East meets West

After weeks of waiting, it finally arrived at my doorstep courtesy of DHL--a Chinese visa granting *me* permission to enter the country as of December 27, 2005.

What were the Chinese thinking? Have standards been set so slow?

Quite honestly, I worried my application might get turned down. Governments can find reasons to turn applications for entry down just like eligible men can find reasons to disqualify perfectly suitable women. For instance, visa applications can be turned down for being too illegible or even using the wrong colored ink. And in the case of the Chinese visa application, I was required to list who I would be visiting, her name, phone number, and address. This fact worried me most of all.

Who am I visiting, you ask?

She is my long, lost, twin Chinese sister --Wei. No, we may not be flesh and blood by means detectable through genetic testing. We are, however, single soul sisters whose sometimes self-serving, yet carefree styles, coupled with sharp and silver tongues provide a veritable force to be reckoned with whenever we land on the same continent. The People's Republic of China will have no idea what hit them.

Born in the PRC, Wei married an American businessman at a relatively young age. She moved with her husband to the United States, was educated here, and eventually transformed herself into a career woman. Years after the marriage ended, Wei returned to China as an American citizen working for an American company.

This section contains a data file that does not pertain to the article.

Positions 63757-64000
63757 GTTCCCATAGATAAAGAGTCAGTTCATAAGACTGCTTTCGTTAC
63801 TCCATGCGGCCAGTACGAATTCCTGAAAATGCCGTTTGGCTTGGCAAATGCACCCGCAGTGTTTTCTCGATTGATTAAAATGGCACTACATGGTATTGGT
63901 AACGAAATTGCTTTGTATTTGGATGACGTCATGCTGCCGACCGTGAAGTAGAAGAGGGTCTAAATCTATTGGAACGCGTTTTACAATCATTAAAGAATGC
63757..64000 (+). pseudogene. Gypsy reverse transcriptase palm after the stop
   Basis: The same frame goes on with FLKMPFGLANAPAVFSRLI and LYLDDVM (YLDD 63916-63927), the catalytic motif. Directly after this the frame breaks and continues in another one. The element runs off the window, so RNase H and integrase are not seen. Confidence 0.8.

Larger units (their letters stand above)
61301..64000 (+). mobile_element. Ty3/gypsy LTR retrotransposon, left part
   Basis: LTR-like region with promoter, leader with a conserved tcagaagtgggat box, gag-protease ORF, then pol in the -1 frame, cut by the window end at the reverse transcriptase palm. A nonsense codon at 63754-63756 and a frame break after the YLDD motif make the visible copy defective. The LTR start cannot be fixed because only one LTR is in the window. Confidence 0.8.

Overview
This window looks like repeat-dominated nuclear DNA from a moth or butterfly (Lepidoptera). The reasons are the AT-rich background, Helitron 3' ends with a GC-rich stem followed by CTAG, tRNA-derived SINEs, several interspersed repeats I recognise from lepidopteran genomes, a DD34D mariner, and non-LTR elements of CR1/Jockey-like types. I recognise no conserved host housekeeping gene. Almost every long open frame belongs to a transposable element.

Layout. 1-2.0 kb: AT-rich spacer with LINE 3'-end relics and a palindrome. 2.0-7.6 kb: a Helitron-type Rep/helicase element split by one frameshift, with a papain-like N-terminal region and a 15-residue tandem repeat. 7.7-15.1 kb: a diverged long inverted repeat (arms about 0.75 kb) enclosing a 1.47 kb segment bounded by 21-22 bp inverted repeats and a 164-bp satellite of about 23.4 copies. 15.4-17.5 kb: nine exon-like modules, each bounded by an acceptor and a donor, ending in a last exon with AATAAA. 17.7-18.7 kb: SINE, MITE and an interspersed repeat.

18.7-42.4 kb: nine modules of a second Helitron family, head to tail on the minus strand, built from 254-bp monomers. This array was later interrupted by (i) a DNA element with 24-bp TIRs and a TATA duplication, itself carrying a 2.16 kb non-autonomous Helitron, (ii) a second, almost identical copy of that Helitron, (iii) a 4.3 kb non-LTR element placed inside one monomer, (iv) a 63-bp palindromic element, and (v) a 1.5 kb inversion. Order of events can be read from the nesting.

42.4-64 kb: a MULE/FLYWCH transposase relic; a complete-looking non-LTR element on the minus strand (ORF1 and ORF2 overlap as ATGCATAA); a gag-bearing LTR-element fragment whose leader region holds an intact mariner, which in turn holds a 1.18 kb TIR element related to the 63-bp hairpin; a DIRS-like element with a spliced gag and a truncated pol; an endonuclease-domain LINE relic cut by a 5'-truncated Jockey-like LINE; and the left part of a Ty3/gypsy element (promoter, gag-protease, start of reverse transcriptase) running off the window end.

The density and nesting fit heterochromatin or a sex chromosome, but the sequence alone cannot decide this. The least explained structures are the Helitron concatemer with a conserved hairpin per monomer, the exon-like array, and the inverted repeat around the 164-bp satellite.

Her unique blend of an eastern heritage and Western sensibility makes this woman a challenge for her countrymen. And though she doesn't say it, I understand the clash of cultures is an internal conflict for her as well. Though I consider myself a thoroughly modern, independent woman, like Wei, I wrestle with the old world, conservative traditions with which I was raised.

As single women in their 30s, Wei and I also share certain philosophies and mottos and we try to live by them.

>Work hard, play even harder.
>Never be overly dependant
>Feel no huge rush to settle down or you run risk of settling.
>If you are going to be single, be fabulously single.

Obviously, I have looked forward to visiting China for not only the cultural experience, but also the sheer joy of being in Wei's company (AND, of course, the social aspect. Wei informs me that the nightlife is amazing.).

So, with the nondescript, DHL package that arrived at my doorstep this morning comes the official approval from the Chinese government to let the adventure begin.

18 days and counting...

18 days and counting!!!


sethro said...





Will miss the blog updates, however. :(

David said...

You always take the coolest trips! Beautiful pics too btw. . .

The Venus said...

We'll miss you here, I hope you have a fabulous time though and I know you will. :)

3rdtimesacharm( 3T ) said...

How exciting Diane! What a fun-filled trip this should be for you. I am looking forward to learning more about PRC, and your adventures with your girlfriend Wei! :-)


utenzi said...

China will never be the same. Soon the two of you will have a name assigned to you like any other natural event would. Earthquakes, volcanos, and Diane&Wei. Good luck, China!